Thank you so much for your interest in Mapping Prejudice. We welcome feedback, comments, and suggestions.
Thank you so much for your interest in Mapping Prejudice. Our team has done dozens of presentations and workshops. Our work comes alive in conversation with new people.
Here's what we need for a successful presentation:
Please make sure that venue has a screen and a projector that can be connected to a laptop. Mapping Prejudice is a visual project. We have to be able to show maps.
The presentation space MUST have working wi-fi. This is necessary to run our slides and visualizations.
Write down what you envision for your group and send it in an email. This is better than a phone conversation. We need this information in writing as we prepare.
Let us know how much time we have. We need at least an hour. A good discussion requires 90 minutes.
We can present on our findings. Or we can facilitate a work session where participants learn how to use our online portal to read covenants. Let us know which kind of event you prefer.
Please tell us about the audience and the purpose of the presentation. We want to understand what they want to know or do. Are they interested in structural racism in Minneapolis? The history of racial covenants in American cities? The structure and design of a digital humanities project? The technological innovations behind Mapping Prejudice? A work session reading deeds on our online platform? Let us know.
Feel free to take pictures and record our presentation. But please let us know ahead of time that you intend to do so.
To learn more about covenants and redlining, please see this short list of resources.
Adam Ruins Everything. "The Disturbing History of the Suburbs." Six-minute history of redlining and residential segregation.
Glantz, Aaron, and Emmanuel Martinez. “For People of Color, Banks Are Shutting the Door to Homeownership.” Reveal news, February 15, 2018. "Kept out" series.
Race: The Power of an Illusion. California Newsreel, 2003. The whole documentary provides a wonderful framework for understanding racial covenants in Minneapolis. This excerpt is particularly relevant.
“A Forgotten History Of How Our Government Segregated America from Fresh Air.” Fresh Air. WHYY, May 3, 2017.
A Raisin in the Sun, 1961. Film based on Lorraine Hansberry play that was first released in 1961.
“Miss Buchanan's Period Of Adjustment.” Revisionist History Podcast. A reframed understanding of the Brown v Board of Education decision and it's impact on communities of color.
Books and Articles
Boyle, Kevin. Arc of Justice: A Saga of Race, Civil Rights, and Murder in the Jazz Age. New York: H. Holt, 2004.
Coates, Ta-Nehisi. “ The Case for Reparations.” The Atlantic, June 2014.
Freund, David M. Colored Property: State Policy and White Racial Politics in Suburban America . Chicago: University of Chicago Press, 2007.
Gonda, Jeffrey D. Unjust Deeds: The Restrictive Covenant Cases and the Making of the Civil Rights Movement, 2015.
Gordon, Colin. Mapping Decline: St. Louis and the Fate of the American City. Philadelphia: University of Pennsylvania Press, 2008.
Gotham, Kevin Fox. Race, Real Estate, and Uneven Development: The Kansas City Experience, 1900-2010, 2014.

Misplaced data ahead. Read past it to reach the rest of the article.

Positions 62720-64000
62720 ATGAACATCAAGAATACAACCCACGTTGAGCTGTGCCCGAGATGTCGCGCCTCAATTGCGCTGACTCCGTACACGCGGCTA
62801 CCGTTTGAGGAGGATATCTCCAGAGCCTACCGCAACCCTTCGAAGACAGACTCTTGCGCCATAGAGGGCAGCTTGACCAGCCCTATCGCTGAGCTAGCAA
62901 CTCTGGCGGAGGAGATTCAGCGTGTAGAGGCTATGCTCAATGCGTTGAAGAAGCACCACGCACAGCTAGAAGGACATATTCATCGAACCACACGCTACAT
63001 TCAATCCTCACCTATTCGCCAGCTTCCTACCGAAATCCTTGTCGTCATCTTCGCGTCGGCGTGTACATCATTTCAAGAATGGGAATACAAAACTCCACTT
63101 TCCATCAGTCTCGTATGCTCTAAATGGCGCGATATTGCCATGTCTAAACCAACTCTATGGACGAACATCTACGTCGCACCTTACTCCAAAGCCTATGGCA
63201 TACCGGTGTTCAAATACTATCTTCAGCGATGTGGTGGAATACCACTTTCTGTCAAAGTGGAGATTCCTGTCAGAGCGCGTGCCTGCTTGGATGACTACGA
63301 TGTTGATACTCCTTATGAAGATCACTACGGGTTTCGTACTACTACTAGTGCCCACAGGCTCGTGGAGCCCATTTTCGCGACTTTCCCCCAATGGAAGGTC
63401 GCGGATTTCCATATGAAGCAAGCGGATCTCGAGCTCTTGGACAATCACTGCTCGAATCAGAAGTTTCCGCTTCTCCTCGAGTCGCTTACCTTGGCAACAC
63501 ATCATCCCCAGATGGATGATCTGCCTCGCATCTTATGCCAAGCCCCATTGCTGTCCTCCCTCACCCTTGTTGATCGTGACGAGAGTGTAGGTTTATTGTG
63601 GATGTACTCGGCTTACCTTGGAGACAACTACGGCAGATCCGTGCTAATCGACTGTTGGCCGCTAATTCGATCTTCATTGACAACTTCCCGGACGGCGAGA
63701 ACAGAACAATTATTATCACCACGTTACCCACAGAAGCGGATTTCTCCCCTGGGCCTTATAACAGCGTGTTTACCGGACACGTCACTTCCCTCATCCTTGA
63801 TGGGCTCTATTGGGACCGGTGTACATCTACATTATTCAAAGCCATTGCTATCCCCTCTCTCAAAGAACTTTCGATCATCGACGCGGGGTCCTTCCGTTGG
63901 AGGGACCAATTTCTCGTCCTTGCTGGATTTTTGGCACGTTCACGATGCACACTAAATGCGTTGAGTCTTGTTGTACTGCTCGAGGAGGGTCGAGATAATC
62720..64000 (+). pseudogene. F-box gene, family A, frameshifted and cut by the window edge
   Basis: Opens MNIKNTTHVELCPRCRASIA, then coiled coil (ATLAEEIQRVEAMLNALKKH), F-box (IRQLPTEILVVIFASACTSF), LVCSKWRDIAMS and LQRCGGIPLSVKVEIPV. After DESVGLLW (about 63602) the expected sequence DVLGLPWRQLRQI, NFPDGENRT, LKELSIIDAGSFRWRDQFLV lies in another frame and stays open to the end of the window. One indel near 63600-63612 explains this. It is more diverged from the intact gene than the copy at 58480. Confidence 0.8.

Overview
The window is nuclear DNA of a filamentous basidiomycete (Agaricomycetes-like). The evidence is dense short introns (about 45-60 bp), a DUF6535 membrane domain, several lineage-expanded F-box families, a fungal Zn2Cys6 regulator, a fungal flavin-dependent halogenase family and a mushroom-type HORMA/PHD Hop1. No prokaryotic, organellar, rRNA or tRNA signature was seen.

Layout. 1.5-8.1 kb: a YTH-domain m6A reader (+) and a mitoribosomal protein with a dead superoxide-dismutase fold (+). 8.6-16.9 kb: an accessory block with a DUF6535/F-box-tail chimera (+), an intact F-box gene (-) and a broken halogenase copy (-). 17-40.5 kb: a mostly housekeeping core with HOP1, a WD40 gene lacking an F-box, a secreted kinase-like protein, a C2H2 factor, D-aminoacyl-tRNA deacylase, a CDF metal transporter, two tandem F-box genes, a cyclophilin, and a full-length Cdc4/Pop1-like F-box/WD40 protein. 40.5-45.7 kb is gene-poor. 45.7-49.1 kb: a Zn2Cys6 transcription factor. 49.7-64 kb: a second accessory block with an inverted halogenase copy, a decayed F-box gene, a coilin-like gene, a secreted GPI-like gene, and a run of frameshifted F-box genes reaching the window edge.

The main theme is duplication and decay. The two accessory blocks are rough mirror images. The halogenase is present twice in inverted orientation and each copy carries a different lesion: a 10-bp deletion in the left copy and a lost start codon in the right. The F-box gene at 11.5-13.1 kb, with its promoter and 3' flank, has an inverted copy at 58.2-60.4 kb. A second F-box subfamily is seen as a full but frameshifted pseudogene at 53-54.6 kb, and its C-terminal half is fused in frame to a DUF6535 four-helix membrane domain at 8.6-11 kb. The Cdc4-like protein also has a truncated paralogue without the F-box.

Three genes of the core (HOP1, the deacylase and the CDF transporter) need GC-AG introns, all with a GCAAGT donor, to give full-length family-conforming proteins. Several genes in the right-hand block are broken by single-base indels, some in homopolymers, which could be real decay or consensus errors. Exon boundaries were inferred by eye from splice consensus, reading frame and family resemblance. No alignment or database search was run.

Gotham, Kevin Fox. “Urban Space, Restrictive Covenants and the Origins of Racial Residential Segregation in a US City, 1900-1950.” International Journal of Urban and Regional Research 24.3 (September 2000).
Hannah-Jones, Nikole. “Living Apart: How the Government Betrayed a Landmark Civil Rights Law.” ProPublica, June 25, 2015.
Hansberry, Lorraine. Raisin in the Sun. Play first produced in 1959.
Hughes, Langston. "Hemmed In," in One-Way Ticket. New York: Knopf, 1949.
Jackson, Kenneth T. Crabgrass Frontier: The Suburbanization of the United States. New York: Oxford University Press, 1985.
Juergens, Ann. “Lena Olive Smith : A Minnesota Civil Rights Pioneer.” William Mitchell Law Review 28, no. 1 (2001).
Long, Herman H, and Charles Spurgeon Johnson. People vs. Property; Race Restrictive Covenants in Housing. Nashville: Fisk Univ. Press, 1947.
Massey, Douglas S, and Nancy A Denton. American Apartheid: Segregation and the Making of the Underclass. Cambridge, Mass.: Harvard University Press, 1993.
Moore, Natalie Y. The South Side: A Portrait of Chicago and American Segregation. New York: Picador, 2016.
Norris, Michele. The Grace of Silence. New York: Pantheon Books, 2010.
Rothstein, Richard. The Color of Law : A Forgotten History of How Our Government Segregated America. New York: Liveright Publishing Corporation, 2017. And for an interview with the author, listen to this podcast: “A Forgotten History Of How Our Government Segregated America from Fresh Air.” Fresh Air. WHYY, May 3, 2017.
Satter, Beryl. Family Properties: How the Struggle over Race and Real Estate Transformed Chicago and Urban America. New York, N.Y.: Henry Holt & Co., 2010.
Shin, Sun Young. A Good Time for the Truth : Race in Minnesota. St. Paul, MN: Minnesota Historical Society Press, 2016.
Sugrue, Thomas J. Sweet Land of Liberty: The Forgotten Struggle for Civil Rights in the North. New York: Random House, 2008.
Sugrue, Thomas J. The Origins of the Urban Crisis Race and Inequality in Postwar Detroit. Princeton: Princeton University Press, 2001.
Vose, Clement E. Caucasians Only: The Supreme Court, the NAACP, and the Restrictive Covenant Cases. Berkeley: University of California Press, 1959.
Resources For Educators
Struggles for Justice: Segregation & Housing in the United States. UC Berkeley Historical Social Science Project. A lesson plan charting the history of housing injustice in the United States.
REPARATIONS SYLLABUS. University of Minnesota Libraries. An ffshoot of the “Reparations, Repatriation, and Redress” symposium at the University of Minnesota, this curriculum presents an archive of scholarly and popular sources on themes related to reparations.